In tracing the history of one of the few trees to survive, Thoreau might seem to be using the tree primarily as an allegory of triumph over adversity, but he is careful to suggest that, except for its having been able to persist and continue to grow, the tree itself has not actively devised the extraordinary changes in shape that eventually allow it to survive. While it may appear that the tree has performed feats of camouflage and escape from harm by growing horizontally when it is prevented from growing upward, in fact, its changes in form have been almost entirely accomplished by the browsing oxen, and it is only when its hedge-like shape has become so thick that its center is no longer exposed that a fruit-bearing stalk is able to "dart upwards with joy" (Excursions 274). What might, then, in a moment of equilibrium (on a May morning, perhaps) provide a tableau in which each thing appears in its place and cared for: nests for birds, and even, eventually, shade for cows, is, in fact, a narrative of continuous struggle, and only intermittent harmony and seeming reciprocity. These newly recognized facts of struggle can be "fabled" in order to get to a Darwinian "higher truth." Thoreau makes "animals [and trees] speak and act like men" when the tree misquotes Emerson's poem "The Rhodora" in a bid for kinship and sympathy, saying: "The same cause that brought you here brought me." In substituting the word "cause" for Emerson's "Power," Thoreau may be playing with the occasion of the poem: "On being asked, whence is the flower?" and suggesting that it is better answered by looking to physical causes than to unseen powers (Excursions 273). (13)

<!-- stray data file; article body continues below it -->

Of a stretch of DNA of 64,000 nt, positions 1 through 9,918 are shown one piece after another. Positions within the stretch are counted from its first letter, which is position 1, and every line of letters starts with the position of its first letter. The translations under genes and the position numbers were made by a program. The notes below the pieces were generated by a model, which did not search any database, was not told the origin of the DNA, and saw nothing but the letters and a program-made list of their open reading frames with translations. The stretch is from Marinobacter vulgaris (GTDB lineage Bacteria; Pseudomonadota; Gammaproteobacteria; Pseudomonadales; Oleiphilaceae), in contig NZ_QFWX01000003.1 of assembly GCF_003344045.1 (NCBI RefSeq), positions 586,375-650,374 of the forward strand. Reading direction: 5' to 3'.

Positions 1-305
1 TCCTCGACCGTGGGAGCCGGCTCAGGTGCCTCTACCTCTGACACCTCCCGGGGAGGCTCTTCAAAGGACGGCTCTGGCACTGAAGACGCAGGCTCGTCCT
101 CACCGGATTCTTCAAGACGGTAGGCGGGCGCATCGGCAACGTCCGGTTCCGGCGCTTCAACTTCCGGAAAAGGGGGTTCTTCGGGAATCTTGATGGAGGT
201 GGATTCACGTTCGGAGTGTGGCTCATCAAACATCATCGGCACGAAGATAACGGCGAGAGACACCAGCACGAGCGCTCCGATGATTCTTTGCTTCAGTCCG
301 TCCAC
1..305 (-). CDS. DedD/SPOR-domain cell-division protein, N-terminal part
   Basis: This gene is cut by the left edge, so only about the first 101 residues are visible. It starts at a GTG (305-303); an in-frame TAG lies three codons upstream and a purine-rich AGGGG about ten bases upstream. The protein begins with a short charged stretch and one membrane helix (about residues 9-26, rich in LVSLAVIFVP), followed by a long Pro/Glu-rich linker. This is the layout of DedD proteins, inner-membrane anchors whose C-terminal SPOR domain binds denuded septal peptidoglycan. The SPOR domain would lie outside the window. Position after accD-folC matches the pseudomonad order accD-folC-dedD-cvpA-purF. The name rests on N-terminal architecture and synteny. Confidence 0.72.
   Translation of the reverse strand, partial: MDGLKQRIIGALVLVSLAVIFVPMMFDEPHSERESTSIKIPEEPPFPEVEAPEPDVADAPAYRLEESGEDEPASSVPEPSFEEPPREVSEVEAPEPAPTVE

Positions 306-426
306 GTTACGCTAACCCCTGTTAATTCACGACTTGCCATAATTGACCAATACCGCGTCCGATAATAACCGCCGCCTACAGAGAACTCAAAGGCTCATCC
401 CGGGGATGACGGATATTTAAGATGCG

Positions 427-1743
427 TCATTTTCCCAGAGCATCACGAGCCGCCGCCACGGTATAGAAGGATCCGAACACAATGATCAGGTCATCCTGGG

Nevertheless, for Thoreau, recognizing its history of physical struggle is only one aspect of understanding wild apples. Thoreau's following of the previously domestic apple out into the woods becomes a way of exploring its linguistic as well as its physical history. In a passage equal in self-consciousness to Darwin's attempts to make the idea of struggle vivid and compelling, Thoreau uses the wild apple's "savory" taste to explore how changes in the meaning of the word help illuminate the evolution of the fruit itself. Making present and past meanings "pass" into one another involves candidly showing the degree to which meanings are always intended in the act of seeing and how those intentions can be detected in the language used to articulate them. More extravagant than Darwin, Thoreau traces how the words themselves seem able to lead the mind employing them, through their own various and autonomous resonances, into new territory. (14) In the following passage Thoreau, like Darwin, shows the work involved in constructing a particular picture through his language, but then also stresses the ways certain word choices simultaneously follow the observer's intentions and also create unexpected but equally plausible associations: